Middle East Peace Settlement — Question for Short Debate

Part of the debate – in the House of Lords at 8:20 pm on 14th January 2014.

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Photo of Baroness Nicholson of Winterbourne Baroness Nicholson of Winterbourne Liberal Democrat 8:20 pm, 14th January 2014

I add my voice to the praise and thanks to the noble Lord, Lord Soley, for giving us the opportunity today to debate his Question for Short Debate on what role the European Union is playing in the wider Middle East peace settlement. I suggest to the noble Lord that the European Union herself is in fact a centre of peace and stability in a turbulent Middle East and north Africa neighbourhood, and that the European Union can look back with pride on a tremendous historic sweep of achievements. She is today the largest donor to Palestine but, at the same time, has been an absolute determinant in ensuring the best possible two- state solution terms.

The European Union runs a constant and well managed European observation set of missions to some of the more difficult countries in the region: Yemen, Lebanon and Egypt, for example. From the European Parliament’s Iraq permanent standing committee, one member of our earlier grouping is now the United Nations representative to Iraq. A second member of the committee is the EAS representative. In Iran, high activity has been taking place recently but in fact that has been going on for very nearly 15 years now. In Egypt, the European Union has a massive influence. It is perhaps the only constant influence in trying to diminish the horrific female genital mutilation. That rose up to 90% according to the EU ambassadors, including that of the UK, and the US ambassador under the unlamented President Morsi.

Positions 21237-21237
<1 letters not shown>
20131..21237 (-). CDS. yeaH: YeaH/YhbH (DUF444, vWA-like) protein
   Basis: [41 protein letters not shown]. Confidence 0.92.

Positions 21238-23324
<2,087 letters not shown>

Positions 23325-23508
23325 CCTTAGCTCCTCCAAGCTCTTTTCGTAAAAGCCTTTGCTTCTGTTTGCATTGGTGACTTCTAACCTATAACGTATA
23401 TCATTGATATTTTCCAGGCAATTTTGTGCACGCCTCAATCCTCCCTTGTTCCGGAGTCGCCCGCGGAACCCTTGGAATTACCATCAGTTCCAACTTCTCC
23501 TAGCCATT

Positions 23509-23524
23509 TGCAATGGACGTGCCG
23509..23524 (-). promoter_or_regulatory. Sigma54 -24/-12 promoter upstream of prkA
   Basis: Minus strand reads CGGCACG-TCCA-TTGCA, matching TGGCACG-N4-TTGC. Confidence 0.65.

Who better to promote women’s rights throughout the region, ranging from Morocco right up to Afghanistan, and who has continued to promote them? The European Union has. I suggest that the very basic structure of the European Union—its strength—is enabling some of the southern nations which are member states to cope with these enormous influxes of refugees.

Of course, it should be no surprise to us that the European Union is so powerful in the region. From the beginning, the aim of the EU was to create a peaceful wider neighbourhood. That is well stated in the first preferential agreement with the Maghreb nations in 1969, followed by the global Mediterranean policy of 1972, with bilateral agreements in the region, and leading on to the third agreement for Mediterranean countries and the famous Barcelona process of 1995. The purpose of the Barcelona process is built on the earlier declaration through,

“a comprehensive partnership between the European Union (EU) and twelve countries of the Southern Mediterranean”,

to create,

“a common area of peace, stability and prosperity through the reinforcement of political dialogue, security, and economic, financial, social and cultural cooperation”.

The Euro-Mediterranean Parliamentary Assembly of 2004 adds the democratic dimension, with 280 members embracing more than 40 nations.

The enlargement, of course, of the European Union, has brought us ever closer to Russia, one of the modern main players, and also, from the beginning, to Turkey. I suggest therefore that the impact on the Middle East of the European Union is enormous, but the impact on member states is also large, no longer fighting each other for funding, power and territory in the Middle East, but working together to forge a lasting peace. I urge Her Majesty’s Government to do more in the European Union and to foster the culture of the European Union being the centre of peace.